By Charo Quesada
Imagine a mother who does not know the number of children in her own family. Something similar occurs in Latin America and the Caribbean, where many governments lack accurate data about the populations they are supposed to serve.
According to the article "The other desaparecidos," millions of Latin Americans and Caribbeans do not have an official identity. These are people who for some reason—typically poverty and the marginalization of their parents—never obtained a birth certificate or an identity card.
Without papers, these individuals are automatically excluded from the social system. They don’t vote and they can’t obtain title to a property, open a bank account or take part in a judicial proceeding. They have limited access to social programs and cannot register their children in the school system: they cannot exercise their fundamental rights. It is very likely that they will remain part of the informal labor market and that their children will also be undocumented.
Although scholars and governments officials are well aware of this problem, the civil registration systems of most of the region’s countries continue to be neglected. In most cases, these institutions are underfunded and hobbled by antiquated and inefficient procedures.
Without accurate statistics about population, governments cannot plan and execute targeted and effective development policies. They are also vulnerable to criticisms about the validity of indicators cited as the basis for official policies and strategies. In some instances, it is impossible to know whether some countries will be able to attain the Millennium Goals set by the United Nations due to the lack of the necessary data to calculate them.
To overcome this tremendous obstacle, important initiatives such as the conditional transfer programs created by some countries to eradicate poverty have been forced to come up with their own parallel system of identification in order to identify and track beneficiaries. But this is an imperfect solution, since the collected data are not part of a unified national registration system, a fact that can lead to duplication, data errors, manipulation and fraud.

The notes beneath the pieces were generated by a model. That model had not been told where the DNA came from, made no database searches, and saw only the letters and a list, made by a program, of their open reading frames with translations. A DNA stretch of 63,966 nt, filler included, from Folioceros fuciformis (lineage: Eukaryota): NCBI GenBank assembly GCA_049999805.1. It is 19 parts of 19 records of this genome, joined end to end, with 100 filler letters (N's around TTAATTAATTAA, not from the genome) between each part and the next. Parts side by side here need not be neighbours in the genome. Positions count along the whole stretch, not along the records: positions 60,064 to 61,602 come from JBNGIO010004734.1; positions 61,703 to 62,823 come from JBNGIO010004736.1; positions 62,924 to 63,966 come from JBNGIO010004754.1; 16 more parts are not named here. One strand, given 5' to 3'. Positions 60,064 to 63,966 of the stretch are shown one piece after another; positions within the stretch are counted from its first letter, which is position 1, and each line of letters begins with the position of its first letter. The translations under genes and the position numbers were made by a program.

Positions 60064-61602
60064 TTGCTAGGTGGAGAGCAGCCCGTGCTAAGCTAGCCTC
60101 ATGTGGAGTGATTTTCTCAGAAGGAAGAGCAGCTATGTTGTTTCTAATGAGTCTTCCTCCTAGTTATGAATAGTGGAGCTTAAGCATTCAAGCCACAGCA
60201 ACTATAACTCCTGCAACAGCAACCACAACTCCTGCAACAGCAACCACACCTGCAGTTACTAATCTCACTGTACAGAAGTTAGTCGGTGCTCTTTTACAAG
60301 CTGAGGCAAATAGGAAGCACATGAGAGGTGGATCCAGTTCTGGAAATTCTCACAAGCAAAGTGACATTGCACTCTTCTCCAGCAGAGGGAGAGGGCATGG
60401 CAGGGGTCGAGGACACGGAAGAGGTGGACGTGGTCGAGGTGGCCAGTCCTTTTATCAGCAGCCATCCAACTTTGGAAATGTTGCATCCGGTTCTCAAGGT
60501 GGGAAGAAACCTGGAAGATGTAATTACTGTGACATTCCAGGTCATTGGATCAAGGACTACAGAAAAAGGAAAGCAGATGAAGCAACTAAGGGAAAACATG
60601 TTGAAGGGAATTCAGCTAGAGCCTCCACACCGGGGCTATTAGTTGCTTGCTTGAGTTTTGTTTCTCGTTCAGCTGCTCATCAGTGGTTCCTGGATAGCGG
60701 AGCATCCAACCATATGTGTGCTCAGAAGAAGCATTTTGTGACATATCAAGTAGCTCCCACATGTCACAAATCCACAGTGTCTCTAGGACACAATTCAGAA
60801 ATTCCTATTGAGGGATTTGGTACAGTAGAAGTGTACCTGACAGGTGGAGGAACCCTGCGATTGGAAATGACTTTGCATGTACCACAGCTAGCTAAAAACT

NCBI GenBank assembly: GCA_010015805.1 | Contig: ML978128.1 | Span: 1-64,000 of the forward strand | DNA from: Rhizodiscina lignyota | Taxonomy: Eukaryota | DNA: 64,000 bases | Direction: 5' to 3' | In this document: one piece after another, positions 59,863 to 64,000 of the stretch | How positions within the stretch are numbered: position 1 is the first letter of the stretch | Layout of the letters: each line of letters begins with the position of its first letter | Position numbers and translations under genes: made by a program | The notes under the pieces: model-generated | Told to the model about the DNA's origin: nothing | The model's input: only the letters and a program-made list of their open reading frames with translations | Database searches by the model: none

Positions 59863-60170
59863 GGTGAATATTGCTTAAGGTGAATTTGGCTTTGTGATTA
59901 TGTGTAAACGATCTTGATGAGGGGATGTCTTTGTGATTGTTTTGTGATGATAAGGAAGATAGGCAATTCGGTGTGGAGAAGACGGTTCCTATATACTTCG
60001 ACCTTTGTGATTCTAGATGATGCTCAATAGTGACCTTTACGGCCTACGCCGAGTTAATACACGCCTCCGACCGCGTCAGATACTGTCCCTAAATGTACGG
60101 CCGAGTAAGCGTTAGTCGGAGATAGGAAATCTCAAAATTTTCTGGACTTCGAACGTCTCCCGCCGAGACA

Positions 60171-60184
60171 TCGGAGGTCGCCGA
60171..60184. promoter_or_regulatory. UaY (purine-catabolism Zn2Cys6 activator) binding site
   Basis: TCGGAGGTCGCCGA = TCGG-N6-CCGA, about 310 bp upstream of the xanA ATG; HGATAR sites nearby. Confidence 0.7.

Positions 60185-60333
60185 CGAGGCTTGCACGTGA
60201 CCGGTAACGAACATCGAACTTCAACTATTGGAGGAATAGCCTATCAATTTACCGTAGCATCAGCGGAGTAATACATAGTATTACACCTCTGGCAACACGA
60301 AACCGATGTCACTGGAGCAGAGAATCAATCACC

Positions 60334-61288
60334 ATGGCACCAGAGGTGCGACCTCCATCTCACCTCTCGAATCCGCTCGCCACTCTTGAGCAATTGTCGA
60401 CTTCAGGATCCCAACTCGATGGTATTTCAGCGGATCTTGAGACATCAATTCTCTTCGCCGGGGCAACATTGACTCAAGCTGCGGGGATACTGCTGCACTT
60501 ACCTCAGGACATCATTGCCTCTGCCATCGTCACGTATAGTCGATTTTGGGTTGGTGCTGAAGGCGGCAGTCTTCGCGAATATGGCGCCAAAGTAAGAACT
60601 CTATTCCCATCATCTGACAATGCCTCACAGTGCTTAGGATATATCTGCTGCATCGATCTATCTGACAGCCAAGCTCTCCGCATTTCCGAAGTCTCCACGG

The problem is a growing concern for the IDB. New studies documenting the lack of data in some countries of the region were presented at a recent conference held at the Bank’s headquarters (see link to article at right “The other desaparecidos”). The percentage of underregistration of births in Bolivia, Brazil, Colombia, Dominican Republic, Peru and Nicaragua ranges wildly, from a 8.4 percent in Peru to 25.8 percent in the Dominican Republic, with even more dramatic variations between urban and rural areas.
Specialists suggest some general lines of intervention the Bank could adopt to help governments undertake efficient strategies and good practices regarding registration. Amongst them: offer birth certificates and identity cards free of charge; establish a unified national birth registry; open additional offices in areas with a high incidence of underregistration; delegate some operations to religious or police authorities and civil society; establish units in hospitals and health centers and mobile registration ones; incorporate registry campaigns in vaccination and other medical initiatives; register undocumented children in their schools; and implement regular awareness campaigns amongst officials, institutions and the general public.
Meanwhile, the IDB must vigilantly ensure that the gaps in the national registration systems don’t result in the exclusion of the poorest from its projects supporting the social, economic and political development of the region. According to Gabriela Vega, chief of the Bank’s Gender Equality in Development Unit, virtually every area of the Bank’s activity in the region is potentially affected by the problem.
Individual initiatives and efforts by the IDB will not be effective if governments do not commit themselves, in an integral and permanent way, to guarantee the inclusion of their invisible citizens. Identity is the starting point for a full and participative life, and there are no valid arguments that would relieve governments from their obligation to develop and maintain inclusive civil registries.